I am excited that OpenAjax Alliance is officially open now. Over the last months months, we have worked very hard and have made some incredible progress, depsite the heterogeneous nature of many different members representing different viewpoints. One person that definitely deserves credit for getting us to where we are today is Jon Ferraiolo - In fact, I could not think of  a second person better than Jon in help driving alliance forward, and I congrat David Boloker(IBM)  for making such an excellent hire!

Please check out our website at http://www.openajax.com.

What we achieved in the last few months - with lots of conference calls, emails and late night work from many different people:

1. Marketing: we designed the logo for the organization. Dylan Schiemann (Dojo Toolkit) played an important role here. We also finished a white paper trying to clarify the Ajax landscape and terminology from a technology point of view. Chris Erickson (ICESoft) did a good job taking a first stab at it, I was honored to be able to contribute some thoughts and graphics from some of my previous work and Jon did a brilliant job of putting many different things together. The white paper is here. We outlined two different architectures: client side transformation and server side transformation, different implementation options such as single DOM and dual DOM and two different programming models (programmatic vs declarative). By the way, Apache XAP is a client side architecture, uses a dual DOM approach and advocates a declarative programming model (though there is a programmatic API). I personally believe this is the best option overal speaking (server independence, higher server scalability, an XML DOM interface on the client side enable easier and simplier way of client side state manipulation in a browser independent fashion, etc). What do you think of the white paper? What do you think of the Apache XAP approach?

One of the things that I personally do not agree with the white paper is the term "server-side Ajax engine". In my oppinion, Ajax engine is about client side stuff and Ajax itself is a client side beast. Calling server side code as an "Ajax engine" just confuses the market and terminology. Some other people have stronger oppinions on this issue and believe it is OK to have a "server-side Ajax engine", which I did not feel worthwhile arguing further. What do you think on this issue?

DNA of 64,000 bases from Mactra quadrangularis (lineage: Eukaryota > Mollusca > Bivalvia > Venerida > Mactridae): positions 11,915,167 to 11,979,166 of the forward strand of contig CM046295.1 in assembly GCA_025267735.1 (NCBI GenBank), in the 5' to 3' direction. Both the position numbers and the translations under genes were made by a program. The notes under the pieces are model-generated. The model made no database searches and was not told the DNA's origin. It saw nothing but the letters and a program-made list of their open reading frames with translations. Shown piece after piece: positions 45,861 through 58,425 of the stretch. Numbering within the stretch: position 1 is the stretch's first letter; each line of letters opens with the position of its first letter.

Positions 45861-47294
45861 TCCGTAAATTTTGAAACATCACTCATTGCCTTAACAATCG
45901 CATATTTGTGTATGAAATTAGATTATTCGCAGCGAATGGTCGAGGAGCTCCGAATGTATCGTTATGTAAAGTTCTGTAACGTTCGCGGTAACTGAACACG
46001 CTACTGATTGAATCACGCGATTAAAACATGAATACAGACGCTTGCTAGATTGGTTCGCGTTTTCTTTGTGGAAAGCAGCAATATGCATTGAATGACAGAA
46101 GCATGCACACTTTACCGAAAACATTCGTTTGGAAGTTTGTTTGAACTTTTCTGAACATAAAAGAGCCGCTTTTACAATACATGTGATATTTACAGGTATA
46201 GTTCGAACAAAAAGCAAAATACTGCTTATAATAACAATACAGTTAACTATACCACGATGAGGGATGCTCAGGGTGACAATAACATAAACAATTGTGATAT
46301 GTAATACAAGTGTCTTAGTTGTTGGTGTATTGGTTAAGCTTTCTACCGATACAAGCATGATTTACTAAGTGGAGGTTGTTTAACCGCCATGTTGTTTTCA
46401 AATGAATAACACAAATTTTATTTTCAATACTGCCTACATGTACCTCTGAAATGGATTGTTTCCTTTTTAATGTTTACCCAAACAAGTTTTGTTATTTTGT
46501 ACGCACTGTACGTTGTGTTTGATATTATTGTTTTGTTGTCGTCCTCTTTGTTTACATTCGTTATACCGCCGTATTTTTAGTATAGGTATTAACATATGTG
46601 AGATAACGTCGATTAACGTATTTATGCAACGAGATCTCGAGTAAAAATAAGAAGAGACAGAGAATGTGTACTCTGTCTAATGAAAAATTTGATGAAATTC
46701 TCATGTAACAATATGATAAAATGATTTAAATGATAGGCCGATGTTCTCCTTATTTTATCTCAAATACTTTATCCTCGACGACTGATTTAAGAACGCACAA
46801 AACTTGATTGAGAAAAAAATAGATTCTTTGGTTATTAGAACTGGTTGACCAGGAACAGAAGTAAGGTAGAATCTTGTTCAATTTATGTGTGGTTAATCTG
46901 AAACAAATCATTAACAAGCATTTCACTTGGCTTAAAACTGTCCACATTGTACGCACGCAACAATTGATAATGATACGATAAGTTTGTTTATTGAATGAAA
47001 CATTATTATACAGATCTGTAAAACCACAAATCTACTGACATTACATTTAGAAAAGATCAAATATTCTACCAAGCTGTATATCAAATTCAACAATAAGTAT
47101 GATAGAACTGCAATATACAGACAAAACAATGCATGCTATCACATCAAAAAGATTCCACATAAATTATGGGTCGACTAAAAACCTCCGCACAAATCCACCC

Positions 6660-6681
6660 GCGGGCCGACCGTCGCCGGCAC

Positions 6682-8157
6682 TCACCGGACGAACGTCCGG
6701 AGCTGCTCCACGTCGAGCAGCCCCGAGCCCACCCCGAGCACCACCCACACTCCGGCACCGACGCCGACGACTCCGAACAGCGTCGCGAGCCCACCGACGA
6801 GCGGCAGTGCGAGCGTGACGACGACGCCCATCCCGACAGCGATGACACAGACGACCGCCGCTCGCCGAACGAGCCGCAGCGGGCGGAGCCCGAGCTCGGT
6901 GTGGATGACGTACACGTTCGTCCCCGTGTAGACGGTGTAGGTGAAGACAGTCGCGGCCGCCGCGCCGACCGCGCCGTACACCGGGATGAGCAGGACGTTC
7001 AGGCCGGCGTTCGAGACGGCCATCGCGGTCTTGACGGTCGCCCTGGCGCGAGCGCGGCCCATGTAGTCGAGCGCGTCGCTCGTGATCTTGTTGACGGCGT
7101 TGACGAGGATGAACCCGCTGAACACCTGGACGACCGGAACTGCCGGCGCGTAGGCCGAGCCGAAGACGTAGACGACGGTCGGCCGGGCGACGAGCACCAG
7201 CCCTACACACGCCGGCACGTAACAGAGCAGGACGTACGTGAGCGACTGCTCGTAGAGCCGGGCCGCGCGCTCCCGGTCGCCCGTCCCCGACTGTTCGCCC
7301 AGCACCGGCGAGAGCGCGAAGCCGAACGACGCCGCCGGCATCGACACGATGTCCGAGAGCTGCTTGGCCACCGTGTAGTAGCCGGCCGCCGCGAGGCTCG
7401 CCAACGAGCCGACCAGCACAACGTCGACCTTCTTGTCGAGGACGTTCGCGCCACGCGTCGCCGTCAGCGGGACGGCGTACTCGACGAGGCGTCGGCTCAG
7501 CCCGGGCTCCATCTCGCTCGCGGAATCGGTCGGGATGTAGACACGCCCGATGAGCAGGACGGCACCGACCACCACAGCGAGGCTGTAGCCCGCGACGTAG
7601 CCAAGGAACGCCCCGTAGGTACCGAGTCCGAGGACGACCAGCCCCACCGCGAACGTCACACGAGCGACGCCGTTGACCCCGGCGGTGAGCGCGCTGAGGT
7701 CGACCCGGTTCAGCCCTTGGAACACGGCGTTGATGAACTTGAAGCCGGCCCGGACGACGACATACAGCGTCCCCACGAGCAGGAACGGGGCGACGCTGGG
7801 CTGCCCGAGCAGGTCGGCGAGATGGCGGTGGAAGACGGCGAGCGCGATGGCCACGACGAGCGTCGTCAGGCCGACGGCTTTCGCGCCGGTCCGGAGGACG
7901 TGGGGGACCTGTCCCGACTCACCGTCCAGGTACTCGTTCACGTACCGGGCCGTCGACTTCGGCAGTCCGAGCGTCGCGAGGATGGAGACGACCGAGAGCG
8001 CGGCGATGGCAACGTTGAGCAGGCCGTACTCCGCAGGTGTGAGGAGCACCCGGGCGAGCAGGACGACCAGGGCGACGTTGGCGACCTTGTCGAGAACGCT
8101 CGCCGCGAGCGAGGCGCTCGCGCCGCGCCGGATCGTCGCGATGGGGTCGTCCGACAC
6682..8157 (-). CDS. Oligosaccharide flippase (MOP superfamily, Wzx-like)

2. Interoperabilty and declarative markup: Historically, the usage of Ajax (JavaScript and DHTML) was in a much smaller scale that JavaScript code and Ajax toolkits rarely have to deal with each other in the same page. However, with the rise of Web 2.0, Ajax is playing an increasingly important role for enterprise application development. It is highly likely and beneficial that the same application may need to use several Ajax toolkits or code written by many different developers, such as mashups. In this new context, the question of whether two different pieces of Ajax code can “peacefully” co-exist becomes a really issue.

There are over 180 Ajax toolkits today. The reality is that a lot of them do not have consideration for “compatibility” or “interoperability”. For example, a lot of toolkits as well as a lot of Ajax developers overload the “onload” event handler for the HTML page to handle initialization without considering that the “onload” event may be needed by another Ajax toolkit or a different developer. So this is a real problem and we must figure out ways to solve it in order for Ajax to be really adopted in enterprises.

What is the solution? Corporations like Google can play a role for sure, given their big influence in general. But I don’t think it is sufficient. Google has done a good job in some of the code they produced, but it didn’t prevent other Ajax toolkits and developers breaking the “compatibility”.
 
OpenAjax Alliance is formed to address such kind of issues for the industry. The result will include guidelines, OpenAjax compliance requirements, as well as code that we encourage people to use that would give them interoperability. OpenAjax Alliance itself includes many of the leading Ajax toolkits that will support OpenAjax interoperability. Many members made significant contribution to solving this challenge.

One of the milestones is OpenAjax Hub, a lightweight Javascript library that deals with the interoperability issue. Jon (IBM), James Margaris (Nexaweb), Alex Russel (Dojo) etc. made a lot of contribution here, and a lot of other people actively participated and contributed (such as David Frankel (SAP) etc).  Though the initial code base is small (don't you think it is great to have small footprint code?), it is an important step that solves some real problems as well as demonstrated that the members can work well together to produce real results.

Tony Baer's latest blog "Herding Cats" presented an interesting viewpoint on the potentia challenges that faces interoperability and OpenAjax Alliance itself. I must admit that Tony made some exellent points here. From the perspective of interoperatibility, we have yet to think of the impact of mashups. Further, from the perspective of OpenAjax Alliance, some of the things that Tony pointed out "developing standards looks akin to herding cats" are definitely the things that we have to pay attention to.

I look forward to the October face-to-face meeting and really bring Ajax to the next step...